October 7, 1977.
John L. Briggs, U.S. Atty., Jacksonville, Fla., Scott P. Crampton, Asst. Atty. Gen., Gilbert E. Andrews, Acting Chief, Appellate Section, Jonathan S. Cohen, Ann Belanger Durney, Tax Div., Dept. of Justice, Washington, D.C., Kendell W. Wherry, Asst. U.S. Atty., Orlando, Fla., for defendant-appellant.
Robert H. Kennedy, Eric M. Oakley, Cleveland, Ohio, William Y. Akerman, Orlando, Fla., for plaintiff-appellee.
Appeal from the United States District Court for the Middle District of Florida.
The facts of this tax refund case are rooted in peat and muck. The principal issue on appeal is whether the taxpayer, A. Duda Sons, Inc., is entitled to cost depletion deductions for peat topsoil that is subsiding through oxidation as a natural consequence of having been drained for cultivation. The government argued below and reiterates here that extraction of a natural deposit is a necessary prerequisite to depletion deductions for the exhaustion of that deposit, pursuant to I.R.C. § 611. The district court, in allowing evidence of depletion to go to the jury, ruled otherwise.
A second issue is whether the district court correctly entered a judgment notwithstanding the jury's verdict regarding Duda's claim for capital gains treatment of its sales of certain cattle. The jury determined that the taxpayer held those cattle primarily for sale in the ordinary course of business. The district court disagreed and found that Duda held the cattle for breeding purposes, thereby entitling the taxpayer to capital gains treatment on sale.
The government has taken this appeal. We reverse the district court's judgment regarding both issues.
I. Depletion  A. Facts
During the tax years contested in this case, taxpayer owned and operated the Belle Glade Farm and the Zellwood Farm in Florida. The topsoil on both farms consists of peat and muck soil composed of partially decomposed plant deposits. This organic soil is a uniquely rich and fertile medium in which to grow vegetables. Consequently it has a value greater than that of other soils.
Water covered the peat soils on both Duda farms prior to their cultivation. Cultivation requires lowering the water table, draining and compacting the soil, and applying various chemicals. The inevitable and irreversible result of cultivation is that the heavily carbonized soil oxidizes, releasing carbon dioxide gas and gradually subsides. One can halt or impede this process only by flooding the soil, which precludes cultivation of crops. In short, at the present state of our technology one can either maintain the level of peat soil or raise crops. One cannot do both.
Taxpayer, perhaps heeding Voltaire's sardonic dictum, chose to cultivate its garden. It then observed, more literally than did the good Dr. Pangloss, that the ground gradually gives way beneath one in this best of all possible worlds. Primarily through oxidation, the soil on its farms subsided at an average rate of 15 inches for the first year of cultivation and 1.1 inches per year thereafter. The peat soil on taxpayer's farms presently reaches a depth of about four or five feet.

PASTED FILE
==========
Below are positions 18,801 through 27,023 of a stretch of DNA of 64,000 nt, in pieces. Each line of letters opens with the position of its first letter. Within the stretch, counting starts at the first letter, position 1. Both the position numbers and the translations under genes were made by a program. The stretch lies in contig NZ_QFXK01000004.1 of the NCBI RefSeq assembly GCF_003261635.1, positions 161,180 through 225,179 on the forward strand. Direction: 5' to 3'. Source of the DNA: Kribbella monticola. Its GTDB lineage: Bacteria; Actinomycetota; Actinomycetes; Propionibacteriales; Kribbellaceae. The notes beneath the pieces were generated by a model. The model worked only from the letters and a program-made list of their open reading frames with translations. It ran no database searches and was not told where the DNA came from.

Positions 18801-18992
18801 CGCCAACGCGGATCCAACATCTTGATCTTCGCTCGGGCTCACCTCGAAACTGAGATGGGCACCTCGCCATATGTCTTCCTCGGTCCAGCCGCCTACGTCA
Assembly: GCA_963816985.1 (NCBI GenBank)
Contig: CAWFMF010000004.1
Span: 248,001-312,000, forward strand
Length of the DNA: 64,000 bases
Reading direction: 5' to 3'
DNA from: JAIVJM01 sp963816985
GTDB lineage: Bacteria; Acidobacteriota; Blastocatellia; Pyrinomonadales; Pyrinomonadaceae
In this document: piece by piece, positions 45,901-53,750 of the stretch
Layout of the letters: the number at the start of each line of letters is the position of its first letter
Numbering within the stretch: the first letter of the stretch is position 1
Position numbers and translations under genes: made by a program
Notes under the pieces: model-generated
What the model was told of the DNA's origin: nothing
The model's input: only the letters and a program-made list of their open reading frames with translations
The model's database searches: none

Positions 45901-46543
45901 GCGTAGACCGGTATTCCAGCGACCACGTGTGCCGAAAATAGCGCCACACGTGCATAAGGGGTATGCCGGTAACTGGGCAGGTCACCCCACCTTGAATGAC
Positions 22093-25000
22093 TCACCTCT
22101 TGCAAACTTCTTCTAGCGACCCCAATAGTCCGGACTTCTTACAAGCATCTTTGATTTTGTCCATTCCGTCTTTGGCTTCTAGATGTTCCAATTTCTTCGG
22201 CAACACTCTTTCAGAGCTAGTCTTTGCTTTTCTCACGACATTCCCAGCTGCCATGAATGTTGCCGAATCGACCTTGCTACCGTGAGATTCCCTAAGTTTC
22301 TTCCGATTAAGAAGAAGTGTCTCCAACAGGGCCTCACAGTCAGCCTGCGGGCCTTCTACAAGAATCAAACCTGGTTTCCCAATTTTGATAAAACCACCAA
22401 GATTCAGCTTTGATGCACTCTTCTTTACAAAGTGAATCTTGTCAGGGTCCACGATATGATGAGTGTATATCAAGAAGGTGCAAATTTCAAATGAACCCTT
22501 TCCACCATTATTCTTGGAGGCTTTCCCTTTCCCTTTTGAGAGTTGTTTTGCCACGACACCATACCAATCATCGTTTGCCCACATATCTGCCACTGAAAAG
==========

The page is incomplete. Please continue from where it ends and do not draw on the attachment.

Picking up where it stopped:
Duda brought suit in district court to recover the federal income taxes attributable to the disallowed depletion or depreciation deductions for the subsiding peat. After denying the government's motion for judgment on the pleadings, the district court allowed Duda's evidence of depleting peat resources to go to the jury. As applied by the court, the jury's special verdicts meant that Duda was entitled to take cost depletion or depreciation deductions for the peat, calculating its cost as that portion of the farm purchase price allocable to the peat and muck.
Belle Glade Farm contains a layer of soft, partially decomposed limestone material called "marl" and some limestone rock underneath its peat soil deposit. Duda presented evidence that the limestone is not economically suitable for farming. The government's witnesses testified that the land could still be successfully farmed even when the peat was entirely gone. Zellwood Farm contains hardpan clay and sand underneath its peat. The sand and clay soil is suitable for farming. Duda claimed that once the peat soil on either farm was reduced to a depth of 12 to 15 inches, it could not be used for farming.
The jury could not determine a depth at which the peat deposit on either farm would no longer be useful in farming. The court did not ask the jury to find whether farming would be impossible on the Belle Glade Farm once the peat was gone.
The jury did find that taxpayer had paid one-half of the price per acre of the Belle Glade Farm for the peat soil alone and one-half for the underlying strata. With respect to the Zellwood Farm, the jury found that the entire purchase price per acre was allocable to the sand and clay substrata.
The only deductions at issue here involve the Belle Glade Farm. Duda's deposit of peat soil on this farm averaged 5 1/2 feet when purchased. It has been subsiding all the Duda day since taxpayer began cultivating it and is now 4 to 5 feet in depth. The jury found that it will disappear within 35 years.
B. Extraction or Severance